Down the fall colored bracken mountain it goes

The original Stanley Steamer that F.O. Stanley and Wife used to drive to the top on August 31, 1899

The original Stanley Steamer that F.O. Stanley and his  Wife used to drive to the top on August 31, 1899


This photo on the wall of the museum shows why you probably don’t want to visit in the winter.

Mount Washington slideshow

Friday, November 12, 2010

Return to Maine

Although we are posting this blog entry the second week of November, we actually returned to Maine the third week of August.
Penobscot River going through downtown Bangor, Maine.
After a wonderful six weeks in the Canadian Maritimes  we returned to Maine and the Pumpkin Patch RV Resort. We had stayed there over the 4th of July weekend prior to going into Canada and returned because it is a very nice RV Park with very friendly people. Somehow we forgot to get any pictures!
Surprisingly, when we returned to Maine it was HOT! The temperatures were in the 80s and 90s. So, it seemed like a perfect time to head to the ocean. Acadia National Park is about a 50 mile drive from Bangor. We packed a picnic lunch, Raider and returned to the National Park. My, how things had changed since our time there in June. We had noticed that the whole Bar Harbor and Acadia Park area was becoming more and  more crowded each day as June went along. In August the place was PACKED, even at mid-week. The trailheads and beach access parking lots were so crowded with cars that the park service just had people park in the right lane of the road.
Fortunately, for us the one parking area that wasn’t full was near a great picnic spot we had found near Otter Cover.
View from our picnic spot at Otter Cove
More pictures around Otter Cove:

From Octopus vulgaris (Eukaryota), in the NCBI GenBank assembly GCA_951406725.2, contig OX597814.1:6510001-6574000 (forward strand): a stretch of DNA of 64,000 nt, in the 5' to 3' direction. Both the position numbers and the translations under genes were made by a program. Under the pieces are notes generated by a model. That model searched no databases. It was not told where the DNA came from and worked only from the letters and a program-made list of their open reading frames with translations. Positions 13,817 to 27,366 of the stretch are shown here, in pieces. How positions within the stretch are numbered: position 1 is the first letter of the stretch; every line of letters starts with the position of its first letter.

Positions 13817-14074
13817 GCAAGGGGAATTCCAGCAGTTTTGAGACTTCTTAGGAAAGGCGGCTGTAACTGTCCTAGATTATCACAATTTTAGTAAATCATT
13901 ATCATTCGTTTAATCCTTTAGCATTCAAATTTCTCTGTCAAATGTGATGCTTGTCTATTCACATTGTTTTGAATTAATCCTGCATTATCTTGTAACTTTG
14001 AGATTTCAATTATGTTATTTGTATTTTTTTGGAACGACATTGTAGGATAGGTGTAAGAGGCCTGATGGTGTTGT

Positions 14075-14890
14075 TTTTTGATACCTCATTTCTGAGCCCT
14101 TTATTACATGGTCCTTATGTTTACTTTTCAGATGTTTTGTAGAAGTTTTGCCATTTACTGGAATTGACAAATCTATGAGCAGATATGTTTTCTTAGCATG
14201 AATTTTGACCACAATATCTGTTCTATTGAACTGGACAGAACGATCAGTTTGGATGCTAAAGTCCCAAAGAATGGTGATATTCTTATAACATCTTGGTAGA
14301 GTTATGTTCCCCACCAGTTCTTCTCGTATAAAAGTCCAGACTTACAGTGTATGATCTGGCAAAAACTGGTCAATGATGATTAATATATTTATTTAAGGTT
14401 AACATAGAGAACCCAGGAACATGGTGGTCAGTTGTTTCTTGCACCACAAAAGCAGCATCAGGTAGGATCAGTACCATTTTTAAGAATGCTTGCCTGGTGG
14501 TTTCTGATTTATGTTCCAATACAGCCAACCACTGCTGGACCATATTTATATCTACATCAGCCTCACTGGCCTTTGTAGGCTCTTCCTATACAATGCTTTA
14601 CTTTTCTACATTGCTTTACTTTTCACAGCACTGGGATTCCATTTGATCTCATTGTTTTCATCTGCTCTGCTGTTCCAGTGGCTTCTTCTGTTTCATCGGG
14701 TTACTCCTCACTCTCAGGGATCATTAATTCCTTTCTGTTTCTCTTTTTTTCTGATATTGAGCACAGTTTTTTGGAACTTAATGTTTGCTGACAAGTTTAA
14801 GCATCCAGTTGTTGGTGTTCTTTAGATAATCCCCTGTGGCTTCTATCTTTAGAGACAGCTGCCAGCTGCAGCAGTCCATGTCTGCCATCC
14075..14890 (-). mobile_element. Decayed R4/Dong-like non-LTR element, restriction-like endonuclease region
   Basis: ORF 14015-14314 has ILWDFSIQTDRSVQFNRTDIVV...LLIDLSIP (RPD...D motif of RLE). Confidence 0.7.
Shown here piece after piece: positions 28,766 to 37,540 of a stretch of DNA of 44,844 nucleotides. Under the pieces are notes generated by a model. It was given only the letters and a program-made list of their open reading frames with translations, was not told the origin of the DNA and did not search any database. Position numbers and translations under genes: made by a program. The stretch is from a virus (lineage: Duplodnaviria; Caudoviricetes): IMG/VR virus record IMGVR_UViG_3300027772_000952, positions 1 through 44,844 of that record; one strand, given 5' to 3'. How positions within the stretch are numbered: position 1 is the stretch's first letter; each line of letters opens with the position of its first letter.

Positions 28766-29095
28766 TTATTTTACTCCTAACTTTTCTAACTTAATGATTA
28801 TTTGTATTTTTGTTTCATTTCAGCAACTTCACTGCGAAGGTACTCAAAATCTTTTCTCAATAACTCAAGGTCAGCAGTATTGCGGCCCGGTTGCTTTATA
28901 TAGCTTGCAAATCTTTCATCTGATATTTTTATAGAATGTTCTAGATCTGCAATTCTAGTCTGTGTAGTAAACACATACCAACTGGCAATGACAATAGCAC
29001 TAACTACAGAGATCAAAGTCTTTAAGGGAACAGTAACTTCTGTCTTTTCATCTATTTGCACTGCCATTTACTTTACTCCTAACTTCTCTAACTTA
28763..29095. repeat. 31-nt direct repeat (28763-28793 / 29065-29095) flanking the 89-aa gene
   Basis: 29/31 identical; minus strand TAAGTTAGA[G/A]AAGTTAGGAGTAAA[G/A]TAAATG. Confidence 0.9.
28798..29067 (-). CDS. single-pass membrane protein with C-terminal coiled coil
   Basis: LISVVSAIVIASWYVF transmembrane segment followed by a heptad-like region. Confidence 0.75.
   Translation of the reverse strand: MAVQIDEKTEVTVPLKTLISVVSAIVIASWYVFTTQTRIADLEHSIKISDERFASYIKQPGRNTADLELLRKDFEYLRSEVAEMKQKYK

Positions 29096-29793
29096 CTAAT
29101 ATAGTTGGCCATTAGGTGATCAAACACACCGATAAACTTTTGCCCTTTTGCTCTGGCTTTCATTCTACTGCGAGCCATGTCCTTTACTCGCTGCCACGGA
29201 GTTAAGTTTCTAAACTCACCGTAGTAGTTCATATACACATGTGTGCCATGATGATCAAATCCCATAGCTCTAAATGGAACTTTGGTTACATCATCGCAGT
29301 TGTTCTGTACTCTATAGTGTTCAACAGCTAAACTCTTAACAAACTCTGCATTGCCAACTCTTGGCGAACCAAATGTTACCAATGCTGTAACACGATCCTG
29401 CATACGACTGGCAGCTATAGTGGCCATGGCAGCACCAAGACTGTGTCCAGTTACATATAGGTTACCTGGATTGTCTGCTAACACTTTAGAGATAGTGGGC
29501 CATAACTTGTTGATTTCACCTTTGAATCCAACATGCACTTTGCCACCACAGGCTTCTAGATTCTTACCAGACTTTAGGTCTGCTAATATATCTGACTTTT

Just to prove that we do still watch birds, I thought I would include a few bird pictures:
P1050175 Great Black-backed Gull
P1050176 Herring Gull
P1050170Black Guillemot
While we were staying in Bangor they had the annual “The American Folk Festival on the Bangor Waterfront”. This is a very popular two day event held in downtown Bangor along the Penobscot River.
Ceilidh Group from Cape Breton Island at the Bangor American Folk Festival
The crowd enjoying music from all over the world
The Festival is held on the Penobscot River, Bangor, Maine
Retune to Maine slideshow:

Friday, November 5, 2010

Hopewell Rocks, New Brunswick

Although we are posting this blog entry the first week of November, we were actually at Hopewell Rocks the second week of August.


Looking down on Hopewell Rocks in New Brunswick

After leaving Prince Edward Island and returning to New Brunswick we stopped for a few days to visit Hopewell Rocks. Located on the Bay of Fundy, Hopewell Rocks is undoubtedly New Brunswick’s most famous landmark. At Hopewell Rocks the difference between high and low tide is 35 to 46 feet.

IMG_7021 Steep stairs down to the shore


Hopewell Rocks at low tide.


Looking up at the first Overlook


When the tide goes out, it really goes out here!


At High Tide the water reaches to the top of this spire.


Bay of Fundy mud.


They have a lot of Milk Chocolate mud!

Hopewell Rocks slideshow